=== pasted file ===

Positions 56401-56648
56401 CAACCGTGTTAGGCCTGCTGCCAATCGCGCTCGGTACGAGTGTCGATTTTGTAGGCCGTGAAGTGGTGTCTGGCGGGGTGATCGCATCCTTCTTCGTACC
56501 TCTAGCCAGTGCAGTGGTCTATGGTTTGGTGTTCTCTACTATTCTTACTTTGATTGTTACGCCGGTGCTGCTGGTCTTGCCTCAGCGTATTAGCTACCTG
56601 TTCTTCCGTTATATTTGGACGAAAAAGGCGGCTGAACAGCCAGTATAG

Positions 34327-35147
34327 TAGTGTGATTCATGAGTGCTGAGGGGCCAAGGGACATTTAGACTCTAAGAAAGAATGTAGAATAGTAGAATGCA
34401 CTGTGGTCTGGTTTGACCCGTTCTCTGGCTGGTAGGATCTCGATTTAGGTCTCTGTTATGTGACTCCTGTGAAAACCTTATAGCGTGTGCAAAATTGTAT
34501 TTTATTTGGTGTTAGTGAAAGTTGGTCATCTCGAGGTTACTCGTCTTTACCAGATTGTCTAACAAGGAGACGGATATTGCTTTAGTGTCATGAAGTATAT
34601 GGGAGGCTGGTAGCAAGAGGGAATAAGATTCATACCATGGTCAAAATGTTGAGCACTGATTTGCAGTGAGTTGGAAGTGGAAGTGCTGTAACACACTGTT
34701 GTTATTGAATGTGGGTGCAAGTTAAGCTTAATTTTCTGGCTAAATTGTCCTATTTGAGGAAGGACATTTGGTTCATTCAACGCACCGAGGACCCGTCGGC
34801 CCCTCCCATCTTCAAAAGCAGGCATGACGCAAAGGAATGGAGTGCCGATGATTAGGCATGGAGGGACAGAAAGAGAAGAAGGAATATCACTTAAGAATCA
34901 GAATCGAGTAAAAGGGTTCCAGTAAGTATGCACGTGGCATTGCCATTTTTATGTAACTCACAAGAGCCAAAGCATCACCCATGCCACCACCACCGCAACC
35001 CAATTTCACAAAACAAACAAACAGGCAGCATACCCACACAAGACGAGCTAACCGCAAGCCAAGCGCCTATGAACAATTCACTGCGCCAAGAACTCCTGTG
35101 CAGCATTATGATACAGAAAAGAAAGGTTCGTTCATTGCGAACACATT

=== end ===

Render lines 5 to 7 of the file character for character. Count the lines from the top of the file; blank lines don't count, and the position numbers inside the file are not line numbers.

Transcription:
Positions 34327-35147
34327 TAGTGTGATTCATGAGTGCTGAGGGGCCAAGGGACATTTAGACTCTAAGAAAGAATGTAGAATAGTAGAATGCA
34401 CTGTGGTCTGGTTTGACCCGTTCTCTGGCTGGTAGGATCTCGATTTAGGTCTCTGTTATGTGACTCCTGTGAAAACCTTATAGCGTGTGCAAAATTGTAT